Herman Melville, The Confidence-Man: His Masquerade: Ch. 5

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Chapter V: The Man with the Weed Makes it an Even Question Whether he be a Great Sage or a Great Simpleton

"Well, there is sorrow in the world, but goodness too; and goodness that is not greenness, either, no more than sorrow is. Dear good man. Poor beating heart!"

It was the man with the weed, not very long after quitting the merchant, murmuring to himself with his hand to his side like one with the heart-disease.

Meditation over kindness received seemed to have softened him something, too, it may be, beyond what might, perhaps, have been looked for from one whose unwonted self-respect in the hour of need, and in the act of being aided, might have appeared to some not wholly unlike pride out of place; and pride, in any place, is seldom very feeling. But the truth, perhaps, is, that those who are least touched with that vice, besides being not unsusceptible to goodness, are sometimes the ones whom a ruling sense of propriety makes appear cold, if not thankless, under a favor. For, at such a time, to be full of warm, earnest words, and heart-felt protestations, is to create a scene; and well-bred people dislike few things more than that; which would [37] seem to look as if the world did not relish earnestness; but, not so; because the world, being earnest itself, likes an earnest scene, and an earnest man, very well, but only in their place—the stage. See what sad work they make of it, who, ignorant of this, flame out in Irish enthusiasm and with Irish sincerity, to a benefactor, who, if a man of sense and respectability, as well as kindliness, can but be more or less annoyed by it; and, if of a nervously fastidious nature, as some are, may be led to think almost as much less favorably of the beneficiary paining him by his gratitude, as if he had been guilty of its contrary, instead only of an indiscretion. But, beneficiaries who know better, though they may feel as much, if not more, neither inflict such pain, nor are inclined to run any risk of so doing. And these, being wise, are the majority. By which one sees how inconsiderate those persons are, who, from the absence of its officious manifestations in the world, complain that there is not much gratitude extant; when the truth is, that there is as much of it as there is of modesty; but, both being for the most part votarists of the shade, for the most part keep out of sight.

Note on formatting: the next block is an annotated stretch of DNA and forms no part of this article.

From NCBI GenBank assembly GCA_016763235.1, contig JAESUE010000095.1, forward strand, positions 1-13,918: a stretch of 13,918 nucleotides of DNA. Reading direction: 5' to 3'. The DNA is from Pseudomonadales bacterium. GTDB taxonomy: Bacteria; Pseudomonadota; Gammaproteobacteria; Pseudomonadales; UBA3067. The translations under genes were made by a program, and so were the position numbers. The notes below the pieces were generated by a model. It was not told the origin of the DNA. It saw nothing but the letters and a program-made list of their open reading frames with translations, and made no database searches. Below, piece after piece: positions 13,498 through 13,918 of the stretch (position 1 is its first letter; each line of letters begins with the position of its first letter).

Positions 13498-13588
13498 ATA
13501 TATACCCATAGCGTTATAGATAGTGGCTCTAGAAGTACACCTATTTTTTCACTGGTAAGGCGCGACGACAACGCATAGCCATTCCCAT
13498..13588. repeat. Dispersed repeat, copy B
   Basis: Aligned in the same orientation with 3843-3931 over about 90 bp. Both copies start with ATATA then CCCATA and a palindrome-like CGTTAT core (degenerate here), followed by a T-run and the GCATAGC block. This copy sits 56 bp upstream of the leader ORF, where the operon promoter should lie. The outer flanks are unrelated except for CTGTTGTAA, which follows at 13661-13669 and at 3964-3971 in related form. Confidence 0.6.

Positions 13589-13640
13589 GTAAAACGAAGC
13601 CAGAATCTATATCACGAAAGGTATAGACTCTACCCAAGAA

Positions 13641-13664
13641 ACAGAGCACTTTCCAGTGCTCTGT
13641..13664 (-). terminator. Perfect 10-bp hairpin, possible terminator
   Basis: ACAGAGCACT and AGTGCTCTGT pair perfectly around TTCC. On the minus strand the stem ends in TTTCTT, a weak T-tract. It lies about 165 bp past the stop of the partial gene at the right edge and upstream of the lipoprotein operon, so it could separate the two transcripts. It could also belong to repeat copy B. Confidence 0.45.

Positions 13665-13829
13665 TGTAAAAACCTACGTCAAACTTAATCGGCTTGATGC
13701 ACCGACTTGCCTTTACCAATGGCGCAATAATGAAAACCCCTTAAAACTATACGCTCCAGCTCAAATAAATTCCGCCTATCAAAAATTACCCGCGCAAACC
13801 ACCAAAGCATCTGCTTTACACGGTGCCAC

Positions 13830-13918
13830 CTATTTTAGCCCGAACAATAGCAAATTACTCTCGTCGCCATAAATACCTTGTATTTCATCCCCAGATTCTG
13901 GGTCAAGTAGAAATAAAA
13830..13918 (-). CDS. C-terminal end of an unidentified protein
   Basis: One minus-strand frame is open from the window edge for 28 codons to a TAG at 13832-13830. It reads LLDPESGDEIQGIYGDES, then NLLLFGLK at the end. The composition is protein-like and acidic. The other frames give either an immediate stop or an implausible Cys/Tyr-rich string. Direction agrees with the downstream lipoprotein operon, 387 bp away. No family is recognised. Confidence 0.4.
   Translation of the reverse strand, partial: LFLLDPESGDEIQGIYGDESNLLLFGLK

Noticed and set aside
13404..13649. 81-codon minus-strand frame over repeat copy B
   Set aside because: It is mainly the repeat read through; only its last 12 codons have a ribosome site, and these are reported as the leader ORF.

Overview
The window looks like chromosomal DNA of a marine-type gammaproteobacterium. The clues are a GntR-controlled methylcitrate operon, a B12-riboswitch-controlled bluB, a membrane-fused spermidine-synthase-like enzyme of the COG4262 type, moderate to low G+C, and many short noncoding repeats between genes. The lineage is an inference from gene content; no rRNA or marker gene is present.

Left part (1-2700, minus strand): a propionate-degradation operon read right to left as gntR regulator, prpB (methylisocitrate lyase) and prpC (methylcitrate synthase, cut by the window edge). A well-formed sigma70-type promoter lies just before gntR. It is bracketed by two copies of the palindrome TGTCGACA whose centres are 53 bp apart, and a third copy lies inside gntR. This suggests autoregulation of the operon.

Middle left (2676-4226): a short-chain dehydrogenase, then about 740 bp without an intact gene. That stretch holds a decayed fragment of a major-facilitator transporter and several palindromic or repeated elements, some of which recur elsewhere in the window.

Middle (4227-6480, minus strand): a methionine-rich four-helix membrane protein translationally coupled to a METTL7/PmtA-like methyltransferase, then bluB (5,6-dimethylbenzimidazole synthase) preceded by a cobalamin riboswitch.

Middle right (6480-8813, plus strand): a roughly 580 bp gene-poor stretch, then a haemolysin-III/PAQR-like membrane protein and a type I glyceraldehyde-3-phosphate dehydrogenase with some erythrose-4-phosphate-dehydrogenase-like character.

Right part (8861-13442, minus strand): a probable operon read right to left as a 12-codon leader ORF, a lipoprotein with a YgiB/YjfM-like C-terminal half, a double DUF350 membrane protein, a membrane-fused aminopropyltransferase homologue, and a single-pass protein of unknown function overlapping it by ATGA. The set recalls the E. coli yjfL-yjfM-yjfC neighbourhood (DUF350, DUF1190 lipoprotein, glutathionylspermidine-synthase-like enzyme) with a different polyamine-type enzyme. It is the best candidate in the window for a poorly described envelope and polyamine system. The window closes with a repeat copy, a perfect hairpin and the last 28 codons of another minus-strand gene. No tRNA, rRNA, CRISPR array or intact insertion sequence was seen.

What started this was, to account, if necessary, for the changed air of the man with the weed, who, throwing off in private the cold garb of decorum, and so giving warmly loose to his genuine heart, seemed almost transformed into another being. This subdued air of softness, too, was toned with melancholy, melancholy unreserved; a thing which, however at variance with propriety, still the more attested his earnestness; for [38] one knows not how it is, but it sometimes happens that, where earnestness is, there, also, is melancholy.

At the time, he was leaning over the rail at the boat's side, in his pensiveness, unmindful of another pensive figure near—a young gentleman with a swan-neck, wearing a lady-like open shirt collar, thrown back, and tied with a black ribbon. From a square, tableted-broach, curiously engraved with Greek characters, he seemed a collegian—not improbably, a sophomore—on his travels; possibly, his first. A small book bound in Roman vellum was in his hand.

Overhearing his murmuring neighbor, the youth regarded him with some surprise, not to say interest. But, singularly for a collegian, being apparently of a retiring nature, he did not speak; when the other still more increased his diffidence by changing from soliloquy to colloquy, in a manner strangely mixed of familiarity and pathos.

"Ah, who is this? You did not hear me, my young friend, did you? Why, you, too, look sad. My melancholy is not catching!"

"Sir, sir," stammered the other.

"Pray, now," with a sort of sociable sorrowfulness, slowly sliding along the rail, "Pray, now, my young friend, what volume have you there? Give me leave," gently drawing it from him. "Tacitus!" Then opening it at random, read: "In general a black and shameful period lies before me." "Dear young sir," touching his arm alarmedly, "don't read this book. It is poison, moral poison. Even were there truth in Tacitus, [39] such truth would have the operation of falsity, and so still be poison, moral poison. Too well I know this Tacitus. In my college-days he came near souring me into cynicism. Yes, I began to turn down my collar, and go about with a disdainfully joyless expression."